More than 600 volunteers gathered Tuesday at Memorial Coliseum to launch Project Homeless Families Connect.
Said to be the first event of its kind in the nation, the project mobilized community members and organizations specifically to help homeless families with children.
Don't be fooled by the breathtaking sunsets, top-notch boating and bountiful hauls of shellfish — Puget Sound's health is in danger, members of a special task force say.Many people living in the region have a rosy outlook on the sound, despite dire warnings about dwindling aquatic life and increasing urban pollution.
Such pressures have been widely documented, but the group was surprised that two-thirds of people contacted for a survey rated the sound's health as ``good.''
If leaders aren't able to persuade and inspire the public to get involved in improving the sound's health, ``I'm not sure we can win,'' said Brad Ack, director of Gregoire's Puget Sound Action Team.
``There's this disconnect between what the actual state of the sound is and what people's impression is, because it looks beautiful — the water sparkles, the mountains glisten,'' he said.
Jordan Warren takes a turn at chess during a community event hosted by Nike at its Northeast Portland Factory store on Tuesday. Local dignitaries and store officials attended the event, where Nike awarded more than $100,000 in grants to 18 neighborhood nonprofit organizations. The corporation's annual donations to North and Northeast Portland have totaled $1.2 million since the store opened in 1984.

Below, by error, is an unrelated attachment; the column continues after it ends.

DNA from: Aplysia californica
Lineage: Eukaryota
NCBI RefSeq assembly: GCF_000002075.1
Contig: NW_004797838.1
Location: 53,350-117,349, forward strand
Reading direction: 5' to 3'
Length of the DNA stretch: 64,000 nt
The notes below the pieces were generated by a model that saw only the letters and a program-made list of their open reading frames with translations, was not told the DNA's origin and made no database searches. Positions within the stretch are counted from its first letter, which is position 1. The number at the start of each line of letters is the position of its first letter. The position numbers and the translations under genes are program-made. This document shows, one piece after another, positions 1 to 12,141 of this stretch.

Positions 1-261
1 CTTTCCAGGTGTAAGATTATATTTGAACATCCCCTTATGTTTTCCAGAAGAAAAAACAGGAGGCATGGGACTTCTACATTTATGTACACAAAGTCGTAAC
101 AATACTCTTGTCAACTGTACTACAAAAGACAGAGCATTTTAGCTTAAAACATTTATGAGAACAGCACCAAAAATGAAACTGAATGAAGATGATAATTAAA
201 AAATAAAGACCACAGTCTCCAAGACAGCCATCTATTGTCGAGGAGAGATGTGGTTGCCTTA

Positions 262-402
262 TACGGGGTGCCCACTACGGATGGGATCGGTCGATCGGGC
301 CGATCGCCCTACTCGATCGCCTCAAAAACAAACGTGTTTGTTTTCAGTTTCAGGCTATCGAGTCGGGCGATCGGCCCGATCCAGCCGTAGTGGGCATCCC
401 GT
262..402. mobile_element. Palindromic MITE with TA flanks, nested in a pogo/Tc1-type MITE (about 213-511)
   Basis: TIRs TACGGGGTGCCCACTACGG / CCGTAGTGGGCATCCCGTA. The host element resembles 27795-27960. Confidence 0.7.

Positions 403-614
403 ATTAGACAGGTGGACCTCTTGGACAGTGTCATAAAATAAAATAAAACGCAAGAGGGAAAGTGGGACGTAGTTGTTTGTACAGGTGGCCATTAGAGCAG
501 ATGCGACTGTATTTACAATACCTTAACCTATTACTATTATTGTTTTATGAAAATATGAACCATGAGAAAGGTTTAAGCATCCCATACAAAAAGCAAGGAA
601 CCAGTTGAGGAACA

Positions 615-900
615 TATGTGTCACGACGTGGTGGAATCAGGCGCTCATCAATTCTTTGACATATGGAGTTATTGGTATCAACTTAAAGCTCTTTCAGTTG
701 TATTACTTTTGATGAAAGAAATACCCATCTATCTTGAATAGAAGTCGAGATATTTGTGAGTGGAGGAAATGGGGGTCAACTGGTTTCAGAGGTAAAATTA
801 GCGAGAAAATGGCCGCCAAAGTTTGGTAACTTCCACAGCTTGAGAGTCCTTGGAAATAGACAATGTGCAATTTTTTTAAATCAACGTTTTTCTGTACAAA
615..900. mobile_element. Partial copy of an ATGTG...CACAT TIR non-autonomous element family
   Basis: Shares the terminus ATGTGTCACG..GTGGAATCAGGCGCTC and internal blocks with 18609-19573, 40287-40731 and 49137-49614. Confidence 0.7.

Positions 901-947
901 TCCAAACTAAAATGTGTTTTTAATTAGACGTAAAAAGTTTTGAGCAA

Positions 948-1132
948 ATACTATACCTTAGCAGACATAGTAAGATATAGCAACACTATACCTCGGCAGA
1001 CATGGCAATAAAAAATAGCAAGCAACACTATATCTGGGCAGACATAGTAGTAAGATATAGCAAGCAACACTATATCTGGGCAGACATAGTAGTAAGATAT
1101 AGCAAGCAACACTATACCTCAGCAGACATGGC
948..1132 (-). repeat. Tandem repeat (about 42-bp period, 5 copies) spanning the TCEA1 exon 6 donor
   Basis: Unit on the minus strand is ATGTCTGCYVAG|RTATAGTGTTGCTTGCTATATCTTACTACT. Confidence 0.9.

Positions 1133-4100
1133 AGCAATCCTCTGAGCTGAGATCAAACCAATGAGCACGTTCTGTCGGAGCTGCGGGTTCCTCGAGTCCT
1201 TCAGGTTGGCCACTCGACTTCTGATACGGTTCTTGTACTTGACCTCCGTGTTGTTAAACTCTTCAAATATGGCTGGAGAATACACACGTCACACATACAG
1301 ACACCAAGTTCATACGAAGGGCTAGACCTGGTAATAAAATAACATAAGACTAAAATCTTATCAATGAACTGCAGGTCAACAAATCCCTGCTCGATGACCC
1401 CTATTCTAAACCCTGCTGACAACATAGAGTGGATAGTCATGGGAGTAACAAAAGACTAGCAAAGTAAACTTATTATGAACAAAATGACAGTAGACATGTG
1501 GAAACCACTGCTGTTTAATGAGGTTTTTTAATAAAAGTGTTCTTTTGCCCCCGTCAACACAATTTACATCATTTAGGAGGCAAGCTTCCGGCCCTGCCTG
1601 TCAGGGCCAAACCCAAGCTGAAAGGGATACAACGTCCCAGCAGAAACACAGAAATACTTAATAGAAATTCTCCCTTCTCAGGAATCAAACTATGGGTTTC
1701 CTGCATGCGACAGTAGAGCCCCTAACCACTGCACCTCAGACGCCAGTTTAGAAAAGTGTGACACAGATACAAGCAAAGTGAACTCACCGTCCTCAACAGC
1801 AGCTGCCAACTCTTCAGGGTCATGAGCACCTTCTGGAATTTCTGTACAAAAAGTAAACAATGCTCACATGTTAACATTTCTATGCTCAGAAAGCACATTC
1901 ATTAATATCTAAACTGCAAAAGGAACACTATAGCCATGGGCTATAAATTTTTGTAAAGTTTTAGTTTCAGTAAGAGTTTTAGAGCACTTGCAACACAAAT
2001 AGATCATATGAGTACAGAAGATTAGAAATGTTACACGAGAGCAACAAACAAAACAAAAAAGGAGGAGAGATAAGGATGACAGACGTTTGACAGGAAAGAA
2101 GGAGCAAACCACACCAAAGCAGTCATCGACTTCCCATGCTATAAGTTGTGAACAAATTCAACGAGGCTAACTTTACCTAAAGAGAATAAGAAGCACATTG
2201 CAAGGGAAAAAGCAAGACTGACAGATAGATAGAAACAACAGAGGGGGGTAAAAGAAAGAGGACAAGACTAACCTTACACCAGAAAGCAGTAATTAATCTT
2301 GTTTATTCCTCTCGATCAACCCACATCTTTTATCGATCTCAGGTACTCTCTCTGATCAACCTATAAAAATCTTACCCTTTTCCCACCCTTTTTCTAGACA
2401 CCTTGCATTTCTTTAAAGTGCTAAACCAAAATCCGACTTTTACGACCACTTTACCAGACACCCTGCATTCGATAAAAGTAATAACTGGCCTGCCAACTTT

United Way of the Columbia-Willamette is giving $100,000 to help expand the summer food program in Washington and Clackamas counties and to increase the number of summer food program sites.
The grant supports a partnership with the Oregon Hunger Relief Task Force and Oregon State University Extension Service in Washington County.
The summer food program serves a free lunch to all children under the age of 18 at local parks and community centers.
For many young men who embark on a life of crime, the jailhouse door can be a revolving one. After a brief period of freedom, far too many find themselves back behind bars again — as many as 68 percent of male offenders between the ages of 18 and 25 end up back in prison, said Felica Otis, clinical director of Volunteers of America's Community Partners Reinvestment Project.
County lines may not stop wandering gang members, but they present big barriers to police officers tracking those gang members. Once out of the officers' jurisdiction, gang members are out of reach for arrest.